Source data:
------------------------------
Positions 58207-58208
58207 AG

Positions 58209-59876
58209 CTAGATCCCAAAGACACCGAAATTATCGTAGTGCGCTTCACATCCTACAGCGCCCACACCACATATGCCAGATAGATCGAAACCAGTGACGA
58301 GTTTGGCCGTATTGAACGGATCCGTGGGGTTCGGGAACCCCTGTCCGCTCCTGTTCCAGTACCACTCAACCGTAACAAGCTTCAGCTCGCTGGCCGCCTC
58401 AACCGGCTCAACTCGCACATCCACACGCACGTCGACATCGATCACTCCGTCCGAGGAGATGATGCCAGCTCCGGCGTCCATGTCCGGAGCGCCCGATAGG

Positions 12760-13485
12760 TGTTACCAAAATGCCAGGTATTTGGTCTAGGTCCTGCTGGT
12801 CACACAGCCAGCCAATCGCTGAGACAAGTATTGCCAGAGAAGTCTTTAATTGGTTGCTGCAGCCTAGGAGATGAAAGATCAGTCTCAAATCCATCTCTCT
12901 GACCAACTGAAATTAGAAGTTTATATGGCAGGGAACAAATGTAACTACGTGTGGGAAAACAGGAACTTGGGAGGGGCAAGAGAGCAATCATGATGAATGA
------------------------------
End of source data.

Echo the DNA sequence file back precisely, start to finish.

Positions 58207-58208
58207 AG

Positions 58209-59876
58209 CTAGATCCCAAAGACACCGAAATTATCGTAGTGCGCTTCACATCCTACAGCGCCCACACCACATATGCCAGATAGATCGAAACCAGTGACGA
58301 GTTTGGCCGTATTGAACGGATCCGTGGGGTTCGGGAACCCCTGTCCGCTCCTGTTCCAGTACCACTCAACCGTAACAAGCTTCAGCTCGCTGGCCGCCTC
58401 AACCGGCTCAACTCGCACATCCACACGCACGTCGACATCGATCACTCCGTCCGAGGAGATGATGCCAGCTCCGGCGTCCATGTCCGGAGCGCCCGATAGG

Positions 12760-13485
12760 TGTTACCAAAATGCCAGGTATTTGGTCTAGGTCCTGCTGGT
12801 CACACAGCCAGCCAATCGCTGAGACAAGTATTGCCAGAGAAGTCTTTAATTGGTTGCTGCAGCCTAGGAGATGAAAGATCAGTCTCAAATCCATCTCTCT
12901 GACCAACTGAAATTAGAAGTTTATATGGCAGGGAACAAATGTAACTACGTGTGGGAAAACAGGAACTTGGGAGGGGCAAGAGAGCAATCATGATGAATGA